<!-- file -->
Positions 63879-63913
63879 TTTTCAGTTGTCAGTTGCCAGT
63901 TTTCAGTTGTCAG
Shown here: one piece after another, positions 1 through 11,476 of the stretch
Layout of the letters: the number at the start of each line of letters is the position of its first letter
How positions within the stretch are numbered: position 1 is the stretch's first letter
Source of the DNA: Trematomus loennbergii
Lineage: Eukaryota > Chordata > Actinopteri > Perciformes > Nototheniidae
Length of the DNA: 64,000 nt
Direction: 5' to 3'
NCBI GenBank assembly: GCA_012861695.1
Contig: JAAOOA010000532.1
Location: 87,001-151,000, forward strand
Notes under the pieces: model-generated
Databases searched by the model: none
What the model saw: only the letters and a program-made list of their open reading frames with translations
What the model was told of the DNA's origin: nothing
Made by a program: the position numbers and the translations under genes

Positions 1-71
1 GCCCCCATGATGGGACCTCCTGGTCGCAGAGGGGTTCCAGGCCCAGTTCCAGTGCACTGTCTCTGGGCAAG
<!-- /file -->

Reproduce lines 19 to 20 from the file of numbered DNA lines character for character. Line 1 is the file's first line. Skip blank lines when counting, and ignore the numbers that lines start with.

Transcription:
Positions 1-71
1 GCCCCCATGATGGGACCTCCTGGTCGCAGAGGGGTTCCAGGCCCAGTTCCAGTGCACTGTCTCTGGGCAAG